The report says that with the EPA’s regional administrator, Curt Spaulding, scheduled to speak at the roundtable, the Sierra Club of New Hampshire “wanted to coordinate their messages to ensure compatibility with Sierra Club’s goals. The end result of this collusion is that Sierra Club helped to write press for Sen. Shaheen’s office at the behest of the EPA.

 

“EPA had also responded to Corkery about getting ‘our press staff’ involved in ensuring the release for Sen. Shaheen to be on the same page for their shared purpose,” the report contends.

 

The “Clean Energy Solutions Roundtable” was held at the New Hampshire Institute of Politics in early April 2012, featuring Shaheen and Spalding.

 

According to news reports at the time, Spalding discussed the Carbon Pollution Standard for Future Power Plants, which the EPA had just proposed previously. The standard placed limits on the levels of carbon dioxide that can be emitted at power plants built in the future.

 

To back up its allegations that there was coordination among the EPA, Sierra Club and Shaheen’s office, EELI produces several emails about the roundtable.

 

In a March 14, 2012 email contained in the report, New Hampshire Sierra Club official Corkery writes to EPA official Nancy Grantham, “We are working with Sen Shaheen’s office to have a round table discussion about carbon solutions such as energy savings programs and projects that will help NH move ahead and would like for Mr Spalding to talk about the carbon ruling that requires the EPA to regulate carbon. We want the context to be the good work of the EPA and the benefits: jobs and pollution reductions. The Senator is working on her schedule to be the key note speaker. She will talk about the concerns of continuing without a carbon rule and the opportunities NH would be able to explore with one, highlighting local businesses addressing the issues.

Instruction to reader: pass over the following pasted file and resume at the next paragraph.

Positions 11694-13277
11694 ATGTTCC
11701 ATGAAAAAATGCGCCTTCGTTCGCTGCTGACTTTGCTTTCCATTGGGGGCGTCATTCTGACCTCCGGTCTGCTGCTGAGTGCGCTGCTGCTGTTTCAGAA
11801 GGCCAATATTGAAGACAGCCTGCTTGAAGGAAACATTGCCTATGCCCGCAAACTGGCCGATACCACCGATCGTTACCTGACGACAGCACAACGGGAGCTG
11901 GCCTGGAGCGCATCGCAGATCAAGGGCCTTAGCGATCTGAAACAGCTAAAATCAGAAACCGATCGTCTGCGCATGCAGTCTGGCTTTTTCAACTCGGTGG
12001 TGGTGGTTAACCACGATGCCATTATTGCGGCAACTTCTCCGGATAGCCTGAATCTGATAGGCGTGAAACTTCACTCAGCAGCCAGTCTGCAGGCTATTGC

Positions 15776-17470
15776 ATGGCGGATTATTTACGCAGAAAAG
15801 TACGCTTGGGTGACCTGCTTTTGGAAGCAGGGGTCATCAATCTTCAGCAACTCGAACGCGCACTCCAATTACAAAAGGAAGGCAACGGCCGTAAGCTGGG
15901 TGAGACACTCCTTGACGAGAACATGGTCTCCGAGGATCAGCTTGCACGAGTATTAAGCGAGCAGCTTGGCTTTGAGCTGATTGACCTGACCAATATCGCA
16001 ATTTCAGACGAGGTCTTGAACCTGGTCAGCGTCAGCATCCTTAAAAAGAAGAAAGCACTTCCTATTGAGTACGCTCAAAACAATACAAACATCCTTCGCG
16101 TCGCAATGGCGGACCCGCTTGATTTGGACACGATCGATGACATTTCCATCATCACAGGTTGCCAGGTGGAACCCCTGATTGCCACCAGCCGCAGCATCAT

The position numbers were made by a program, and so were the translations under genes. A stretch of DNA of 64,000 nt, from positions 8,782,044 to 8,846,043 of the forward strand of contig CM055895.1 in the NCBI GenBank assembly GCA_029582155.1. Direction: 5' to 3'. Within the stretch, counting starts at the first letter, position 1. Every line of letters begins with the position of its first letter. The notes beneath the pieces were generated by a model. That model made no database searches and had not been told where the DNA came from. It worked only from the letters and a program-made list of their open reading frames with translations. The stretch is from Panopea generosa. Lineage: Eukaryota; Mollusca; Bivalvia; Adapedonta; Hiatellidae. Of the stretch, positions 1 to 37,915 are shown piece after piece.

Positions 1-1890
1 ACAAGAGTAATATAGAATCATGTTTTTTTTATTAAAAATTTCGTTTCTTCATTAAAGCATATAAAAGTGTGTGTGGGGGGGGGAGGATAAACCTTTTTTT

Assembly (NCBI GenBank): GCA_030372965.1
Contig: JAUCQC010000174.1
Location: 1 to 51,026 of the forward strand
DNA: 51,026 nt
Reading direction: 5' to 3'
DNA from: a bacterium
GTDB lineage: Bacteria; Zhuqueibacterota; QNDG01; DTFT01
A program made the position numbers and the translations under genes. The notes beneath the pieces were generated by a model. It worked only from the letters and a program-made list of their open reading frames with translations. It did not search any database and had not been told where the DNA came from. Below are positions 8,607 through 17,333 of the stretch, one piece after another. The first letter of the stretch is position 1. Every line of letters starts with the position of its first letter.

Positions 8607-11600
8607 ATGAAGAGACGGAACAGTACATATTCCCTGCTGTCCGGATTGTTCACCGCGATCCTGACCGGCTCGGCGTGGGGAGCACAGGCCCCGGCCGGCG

“It would be a great venue for Mr. Spalding to highlight the meaningful environmental and health improvements to American lives with the introduction of the Clean Air Act as well as the mission of the EPA to continue doing so.

 

“April 4 and 5th are prospective dates at this time but at this point there is some flexibility. Please let me know immediately what more you need.”

 

In an April 3 email, contained in the report, Corkery writes to an EPA official, “I do not have the quotation for the Senator yet and she will have edits they said BUT could you look this over and send a quotation for CS (Curt Spalding)?”

 

An EPA official then writes to colleagues at the EPA, “Senator Shaheen’s office is putting out a PR (press release) in support of a Carbon Roundtable event. They would like (and Curt would like to provide) a quote.”

 

For the EELI press release on the report, click here.

 

For the full report, click here. The reference to Shaheen, the Sierra Club and the EPA is on page 79.

 

Author: John DiStaso

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  • EllisWyatt

    Geez! She makes 4 times as much as most of us, gets a lot of time off and now it turns out she has others do her work. No wonder the country’s going down the can.